Charlie Sheen high on Charlie Sheen -- and the world can't get enough
Charlie Sheen is on a media tear. He's on "Good Morning America"! He's on "The Howard Stern Show"! He's everywhere, providing sound bites so terrible, you can't tear yourself away. Tiger's blood? Adonis DNA? Charlie Sheen and the Goddesses?
After remaining mum on the topic of Sheen, Chuck Lorre, executive producer of Sheen's likely-to-be-former show "Two and a Half Men," turned to his vanity cards again to weigh in on the topic. The card that appeared at the end of "Mike & Molly" on Tuesday night is "in the rambling, stream-of-consciousness style of most of Sheen's rants," the Hollywood blog Deadline reports, and hints that "Two and a Half Men" will shut down production.
In the middle of the card is one line that stands out: "This explains the paradox of our culture, which celebrates the ego while simultaneously promoting its evisceration with drugs and alcohol."
On Piers Morgan's show Tuesday night, Sheen alluded to the idea that his character on "Two and a Half Men," a womanizing, cigar-smoking alcoholic, is based on his own life, only with cigars replacing cigarettes and vodka standing in for cocaine. His television character is loved for his antics; his real life character, not so much.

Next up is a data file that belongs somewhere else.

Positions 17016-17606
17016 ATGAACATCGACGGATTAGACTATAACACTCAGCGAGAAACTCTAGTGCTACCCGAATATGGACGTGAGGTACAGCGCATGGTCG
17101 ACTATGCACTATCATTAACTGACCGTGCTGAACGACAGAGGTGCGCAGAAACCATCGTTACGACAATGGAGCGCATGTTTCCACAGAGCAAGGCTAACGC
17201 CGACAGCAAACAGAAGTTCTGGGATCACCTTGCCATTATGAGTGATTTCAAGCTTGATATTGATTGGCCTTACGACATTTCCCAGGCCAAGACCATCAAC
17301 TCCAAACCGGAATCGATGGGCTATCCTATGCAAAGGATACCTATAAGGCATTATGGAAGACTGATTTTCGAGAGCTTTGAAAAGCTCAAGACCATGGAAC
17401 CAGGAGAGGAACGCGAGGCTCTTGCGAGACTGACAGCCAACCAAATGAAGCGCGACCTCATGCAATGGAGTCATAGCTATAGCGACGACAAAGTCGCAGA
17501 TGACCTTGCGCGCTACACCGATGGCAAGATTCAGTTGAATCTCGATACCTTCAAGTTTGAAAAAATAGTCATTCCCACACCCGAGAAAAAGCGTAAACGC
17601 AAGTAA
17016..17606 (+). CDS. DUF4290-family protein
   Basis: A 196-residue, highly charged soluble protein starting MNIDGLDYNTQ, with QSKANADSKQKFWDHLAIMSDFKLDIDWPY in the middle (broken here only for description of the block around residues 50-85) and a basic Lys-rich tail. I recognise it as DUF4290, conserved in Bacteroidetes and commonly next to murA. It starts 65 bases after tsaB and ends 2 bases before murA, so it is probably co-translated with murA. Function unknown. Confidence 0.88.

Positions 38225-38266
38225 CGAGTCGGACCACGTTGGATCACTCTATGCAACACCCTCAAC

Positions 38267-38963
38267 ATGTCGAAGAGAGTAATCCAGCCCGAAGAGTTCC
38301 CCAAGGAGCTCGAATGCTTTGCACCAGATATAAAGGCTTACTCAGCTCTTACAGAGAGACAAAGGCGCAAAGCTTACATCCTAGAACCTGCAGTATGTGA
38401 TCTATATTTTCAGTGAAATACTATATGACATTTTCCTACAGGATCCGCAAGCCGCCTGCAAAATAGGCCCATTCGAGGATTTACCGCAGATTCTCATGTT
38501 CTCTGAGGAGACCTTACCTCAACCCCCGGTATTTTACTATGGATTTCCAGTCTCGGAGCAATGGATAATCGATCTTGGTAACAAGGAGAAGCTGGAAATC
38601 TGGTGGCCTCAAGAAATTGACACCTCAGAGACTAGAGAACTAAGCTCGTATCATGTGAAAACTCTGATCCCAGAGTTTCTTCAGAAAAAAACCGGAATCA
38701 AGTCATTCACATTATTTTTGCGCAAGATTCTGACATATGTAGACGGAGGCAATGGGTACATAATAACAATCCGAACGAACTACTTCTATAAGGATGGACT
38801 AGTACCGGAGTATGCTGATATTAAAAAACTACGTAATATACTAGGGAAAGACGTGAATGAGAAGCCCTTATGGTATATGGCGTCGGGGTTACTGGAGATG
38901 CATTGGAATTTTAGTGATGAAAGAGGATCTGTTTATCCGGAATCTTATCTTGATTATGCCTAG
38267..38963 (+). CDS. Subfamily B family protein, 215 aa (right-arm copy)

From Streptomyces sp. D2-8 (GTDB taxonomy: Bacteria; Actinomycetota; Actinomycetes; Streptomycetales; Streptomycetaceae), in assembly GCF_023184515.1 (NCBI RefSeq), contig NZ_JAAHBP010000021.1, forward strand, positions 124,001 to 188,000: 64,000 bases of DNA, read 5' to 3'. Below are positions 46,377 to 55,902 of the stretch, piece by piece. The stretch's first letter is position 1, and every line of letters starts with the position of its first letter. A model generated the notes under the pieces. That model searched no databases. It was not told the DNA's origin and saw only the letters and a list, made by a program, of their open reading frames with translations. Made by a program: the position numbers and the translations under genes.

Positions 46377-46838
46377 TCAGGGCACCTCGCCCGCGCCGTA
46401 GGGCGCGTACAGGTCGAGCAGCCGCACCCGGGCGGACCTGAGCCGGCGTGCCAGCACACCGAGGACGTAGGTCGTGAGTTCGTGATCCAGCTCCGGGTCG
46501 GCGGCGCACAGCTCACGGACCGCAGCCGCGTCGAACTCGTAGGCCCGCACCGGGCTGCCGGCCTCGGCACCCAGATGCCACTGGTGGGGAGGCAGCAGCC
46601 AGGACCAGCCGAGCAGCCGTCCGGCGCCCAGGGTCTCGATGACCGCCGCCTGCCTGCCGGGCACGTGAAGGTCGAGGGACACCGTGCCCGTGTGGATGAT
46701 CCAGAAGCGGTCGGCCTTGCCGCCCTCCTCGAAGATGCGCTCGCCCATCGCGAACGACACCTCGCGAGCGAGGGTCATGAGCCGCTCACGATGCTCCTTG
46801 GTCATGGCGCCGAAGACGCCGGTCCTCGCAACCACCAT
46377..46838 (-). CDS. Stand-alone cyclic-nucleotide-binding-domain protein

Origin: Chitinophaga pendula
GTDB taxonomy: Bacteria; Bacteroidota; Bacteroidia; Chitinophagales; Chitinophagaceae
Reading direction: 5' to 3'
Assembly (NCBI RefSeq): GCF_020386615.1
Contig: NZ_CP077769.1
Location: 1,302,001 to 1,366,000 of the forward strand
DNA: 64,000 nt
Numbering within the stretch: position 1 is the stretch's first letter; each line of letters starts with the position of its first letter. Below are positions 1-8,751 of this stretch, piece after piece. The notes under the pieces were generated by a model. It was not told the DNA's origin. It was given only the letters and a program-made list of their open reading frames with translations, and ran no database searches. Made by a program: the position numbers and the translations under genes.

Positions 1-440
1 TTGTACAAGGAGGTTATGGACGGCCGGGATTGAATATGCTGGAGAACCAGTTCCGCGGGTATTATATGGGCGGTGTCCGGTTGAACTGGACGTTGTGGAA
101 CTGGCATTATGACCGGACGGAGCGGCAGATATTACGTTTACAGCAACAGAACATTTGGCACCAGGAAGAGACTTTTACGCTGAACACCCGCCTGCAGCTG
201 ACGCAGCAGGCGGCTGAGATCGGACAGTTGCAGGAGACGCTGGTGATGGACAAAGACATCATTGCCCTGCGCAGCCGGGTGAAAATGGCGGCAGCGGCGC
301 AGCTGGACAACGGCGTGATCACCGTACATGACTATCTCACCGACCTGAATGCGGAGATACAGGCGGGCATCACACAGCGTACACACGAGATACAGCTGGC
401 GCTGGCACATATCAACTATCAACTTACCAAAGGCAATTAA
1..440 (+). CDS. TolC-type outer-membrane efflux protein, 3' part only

If only Casey Affleck were following him around with a documentary. This is performance art. This is the stuff a mockumentary should be made of.
But a real and terrible descent into drugs and addiction and self-flagellation on the altar of morning news shows is one thing on television, another thing with five children watching their father self-immolate. And should we (the collective media, the readers, you, me) wonder about the wisdom of providing the platform for his increasingly bizarre diatribes? Are we enablers in "The Charlie Sheen Cavalcade of Crazy" (as the Daily What so accurately dubbed it)?
David Hasselhoff, Lindsay Lohan, Charlie Sheen. The roads of Hollywood are lined with tarnished stars. And we just can't stop watching them fall.
Update: Reader RckmSckmRbts points out a second option: the media is taking everything way too seriously. "His awesome one-liners are taken out of context and labeled bizarre, and his choice to engage in a form of rehab that is personalized for him is derided as something less than genuine. I think the media has an interest in piling on against Sheen, calling his interviews erratic, etc., because it helps draw viewers to the interviews." People are having a field day with his wordplay.
So am I (and the rest of the media) wrong?
| March 1, 2011; 1:05 PM ET
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